What’s the point of me telling you all this? I have a new skill! I can interview people – so let me tell you now, Graham had better watch out.
He’s ahead in the interviewer-skills race (for now) – but I can match him drink for drink.

Moving by Jenny Eclair

A few months ago I was listening to Graham Norton’s Saturday morning radio show and his guest was Jenny Eclair who was talking about her new novel: Moving.


The interview was a bit of hard work for a casual listener doing his housework as Jenny didn’t let her natural, bubbly personality be restrained by the medium of radio. She was loud, quick, jumping from topic to topic – and generally very funny.

When talking about the book – about an older woman going from room to room in her house as she prepares to sell it, and reminiscing about the history of each room – she talked about how she had become fascinated by buildings and the history they contained.

The novel, if I’m honest, sounded to me like there wouldn’t be much plot, and I assumed that it would be more of a series of comedic essays and tales, anecdotes and stories weaved into one through the shared history of one house. So I didn’t rush out to get a copy.

When one passed by my desk, however, my curiosity was piqued enough to slip it in my bag and take it home for a read.

Celebrity novelists as far as I’m concerned face one danger when writing their books. Namely placing themselves as the main character in their story, or by writing in the stand-up voice which is the reason I struggled with Dawn French’s books. It’s difficult to engage with a fictional character that is obviously based on a real person.

The only way it would be possible is if it’s so true to life you could believe that the events being described had actually happened to that person. So, when Dawn French’s voice came out of a sixteen year old girl on page one of her novel, I couldn’t invest in what was happening and I soon gave up.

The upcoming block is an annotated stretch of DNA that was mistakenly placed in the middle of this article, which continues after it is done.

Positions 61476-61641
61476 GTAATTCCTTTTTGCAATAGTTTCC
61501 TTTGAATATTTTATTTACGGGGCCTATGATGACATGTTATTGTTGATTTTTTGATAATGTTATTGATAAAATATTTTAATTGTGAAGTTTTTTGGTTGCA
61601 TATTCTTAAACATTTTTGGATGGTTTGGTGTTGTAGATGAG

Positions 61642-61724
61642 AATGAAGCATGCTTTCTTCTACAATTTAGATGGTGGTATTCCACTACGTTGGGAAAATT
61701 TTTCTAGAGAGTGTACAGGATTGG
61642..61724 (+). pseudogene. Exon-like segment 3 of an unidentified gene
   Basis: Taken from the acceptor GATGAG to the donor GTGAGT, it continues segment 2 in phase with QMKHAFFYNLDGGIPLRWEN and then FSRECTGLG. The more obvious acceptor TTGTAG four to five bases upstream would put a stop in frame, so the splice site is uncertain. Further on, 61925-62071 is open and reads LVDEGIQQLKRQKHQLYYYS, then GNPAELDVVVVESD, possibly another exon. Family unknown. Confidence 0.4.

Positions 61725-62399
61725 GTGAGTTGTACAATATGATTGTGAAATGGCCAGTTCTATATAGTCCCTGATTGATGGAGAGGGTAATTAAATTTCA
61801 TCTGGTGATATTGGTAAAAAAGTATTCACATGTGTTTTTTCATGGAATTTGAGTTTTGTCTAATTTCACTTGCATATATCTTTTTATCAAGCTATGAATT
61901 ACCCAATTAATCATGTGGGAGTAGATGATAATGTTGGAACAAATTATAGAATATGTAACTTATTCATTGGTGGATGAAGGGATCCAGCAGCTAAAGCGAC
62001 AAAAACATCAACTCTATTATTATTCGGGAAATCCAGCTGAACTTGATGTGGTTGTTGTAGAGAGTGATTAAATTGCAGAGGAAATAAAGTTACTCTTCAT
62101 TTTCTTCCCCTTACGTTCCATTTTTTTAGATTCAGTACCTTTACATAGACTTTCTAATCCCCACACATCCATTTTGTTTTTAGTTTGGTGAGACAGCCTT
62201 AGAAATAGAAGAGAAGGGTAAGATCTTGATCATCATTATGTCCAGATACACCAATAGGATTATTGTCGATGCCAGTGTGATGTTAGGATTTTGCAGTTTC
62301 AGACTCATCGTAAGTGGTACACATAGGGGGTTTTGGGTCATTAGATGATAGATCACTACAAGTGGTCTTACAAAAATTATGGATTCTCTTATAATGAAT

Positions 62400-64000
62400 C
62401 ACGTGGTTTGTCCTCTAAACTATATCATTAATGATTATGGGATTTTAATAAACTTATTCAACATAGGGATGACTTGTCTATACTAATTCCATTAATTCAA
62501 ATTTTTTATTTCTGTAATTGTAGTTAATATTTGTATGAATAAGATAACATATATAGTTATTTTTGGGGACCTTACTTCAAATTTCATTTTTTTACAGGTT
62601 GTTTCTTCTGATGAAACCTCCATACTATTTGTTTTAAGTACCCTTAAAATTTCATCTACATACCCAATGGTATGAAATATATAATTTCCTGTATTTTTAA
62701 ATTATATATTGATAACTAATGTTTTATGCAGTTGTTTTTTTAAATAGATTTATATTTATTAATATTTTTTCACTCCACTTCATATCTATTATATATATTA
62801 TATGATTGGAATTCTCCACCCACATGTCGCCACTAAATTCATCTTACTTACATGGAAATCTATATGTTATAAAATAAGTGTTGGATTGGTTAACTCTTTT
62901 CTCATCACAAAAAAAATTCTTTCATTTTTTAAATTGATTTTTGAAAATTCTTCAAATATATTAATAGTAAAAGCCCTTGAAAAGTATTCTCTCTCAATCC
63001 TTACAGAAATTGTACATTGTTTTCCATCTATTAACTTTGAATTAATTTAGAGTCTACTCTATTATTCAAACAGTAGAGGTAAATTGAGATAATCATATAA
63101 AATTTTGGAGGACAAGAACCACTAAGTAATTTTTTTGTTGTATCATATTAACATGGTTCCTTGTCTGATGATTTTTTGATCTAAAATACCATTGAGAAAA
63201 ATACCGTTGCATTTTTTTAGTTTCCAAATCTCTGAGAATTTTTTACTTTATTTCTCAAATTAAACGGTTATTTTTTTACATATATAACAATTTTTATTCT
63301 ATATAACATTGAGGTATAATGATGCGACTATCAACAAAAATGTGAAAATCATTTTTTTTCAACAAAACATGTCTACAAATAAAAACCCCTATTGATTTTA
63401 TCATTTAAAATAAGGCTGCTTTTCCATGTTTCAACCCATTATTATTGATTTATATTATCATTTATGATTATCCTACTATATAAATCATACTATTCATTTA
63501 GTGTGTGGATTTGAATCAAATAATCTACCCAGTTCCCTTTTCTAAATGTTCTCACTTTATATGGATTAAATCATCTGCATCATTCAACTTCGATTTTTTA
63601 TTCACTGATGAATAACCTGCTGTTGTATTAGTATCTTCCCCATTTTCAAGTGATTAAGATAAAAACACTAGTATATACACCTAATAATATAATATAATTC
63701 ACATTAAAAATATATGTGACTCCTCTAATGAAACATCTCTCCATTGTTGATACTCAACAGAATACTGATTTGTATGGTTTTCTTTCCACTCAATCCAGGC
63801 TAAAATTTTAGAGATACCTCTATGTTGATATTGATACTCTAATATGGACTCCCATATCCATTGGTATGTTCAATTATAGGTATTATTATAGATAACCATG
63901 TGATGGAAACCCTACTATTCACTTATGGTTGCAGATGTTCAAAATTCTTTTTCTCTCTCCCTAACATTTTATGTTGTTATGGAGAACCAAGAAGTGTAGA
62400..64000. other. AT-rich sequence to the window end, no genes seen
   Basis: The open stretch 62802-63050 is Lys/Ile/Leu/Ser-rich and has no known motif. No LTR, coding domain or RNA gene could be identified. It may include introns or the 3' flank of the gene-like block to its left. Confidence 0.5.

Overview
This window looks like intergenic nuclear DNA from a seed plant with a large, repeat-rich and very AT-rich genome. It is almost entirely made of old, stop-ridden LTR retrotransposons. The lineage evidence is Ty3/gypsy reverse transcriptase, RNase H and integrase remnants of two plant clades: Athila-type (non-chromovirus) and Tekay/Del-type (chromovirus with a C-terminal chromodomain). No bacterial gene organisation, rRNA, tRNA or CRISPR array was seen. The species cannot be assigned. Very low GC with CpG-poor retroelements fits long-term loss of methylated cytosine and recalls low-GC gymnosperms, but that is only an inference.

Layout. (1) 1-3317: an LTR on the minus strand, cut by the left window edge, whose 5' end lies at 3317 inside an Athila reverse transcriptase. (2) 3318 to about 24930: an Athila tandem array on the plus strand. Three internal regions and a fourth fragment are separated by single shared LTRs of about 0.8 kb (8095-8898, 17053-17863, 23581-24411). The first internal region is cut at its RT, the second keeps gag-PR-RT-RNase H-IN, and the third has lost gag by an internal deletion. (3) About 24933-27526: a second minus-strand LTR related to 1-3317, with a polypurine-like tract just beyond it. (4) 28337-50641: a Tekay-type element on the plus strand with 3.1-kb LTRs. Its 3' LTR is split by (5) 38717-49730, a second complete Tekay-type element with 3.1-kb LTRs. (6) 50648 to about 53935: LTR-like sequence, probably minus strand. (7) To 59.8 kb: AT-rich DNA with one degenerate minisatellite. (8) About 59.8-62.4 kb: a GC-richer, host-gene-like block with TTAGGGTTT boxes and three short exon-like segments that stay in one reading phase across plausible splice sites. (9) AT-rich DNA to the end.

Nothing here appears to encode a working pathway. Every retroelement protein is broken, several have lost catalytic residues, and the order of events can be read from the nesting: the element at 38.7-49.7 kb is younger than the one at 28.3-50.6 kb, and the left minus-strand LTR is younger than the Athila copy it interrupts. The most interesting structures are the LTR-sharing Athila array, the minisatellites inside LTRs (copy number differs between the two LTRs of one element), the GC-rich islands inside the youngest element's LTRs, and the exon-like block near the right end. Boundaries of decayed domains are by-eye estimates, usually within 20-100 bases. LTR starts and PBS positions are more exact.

Eclair deftly manages to avoid this trap, by simply writing about a character that is so obviously not based on herself. Of course, when Edwina pulls herself out of the bath on page one and looks at the tiny silver-haired woman in the mirror, the reader is thinking of Jenny Eclair, the name they’ve just seen displayed larger than the title on the front cover.

But the writing is of such a quality and the characterisation is so spot on that the fact that Jenny Eclair wrote this book is quickly forgotten.

Thoughts instead, turn to how long the premise can last. Edwina, despite her advancing age, rattles through the rooms of the relatively large house, that the reader is left wondering just how many rooms there will turn out to be – or indeed if the slightly senile Edwina will simply just do two or three tours of the building.

The book, though, is actually split into three sections, Edwina’s forgetful meandering, Fern’s 1980’s education and Lucas’ present day return to the city, Moving is in itself is like construction of a house.

Edwina’s tour of her crumbling town house is simply the foundation for the bricks and mortar of Fern’s experiences in Manchester and Lucas’s tales of the past are simply the furnishings of the house that is Charlie.

Charlie is the character around whom the story revolves, despite the fact that he is absent for much of it. Our three main characters define him with their tales of his life.




It is only through all of them that we get a complete understanding of who Charlie was, what his story was.

The end of the book returns to Edwina to provide a coda to the story, to put a lock on the front door and leave Charlie’s story told, and then in the final few pages we learn that while it may seem over, it was simply the foundation for another story.

I enjoyed Moving much more than I thought I would, because it was well written, revealed enough to keep you satisfied, but not too much that you didn’t keep going and it made me think.

In short, Moving was moving.

(Oh, come on, you didn’t think I could resist that, did you?)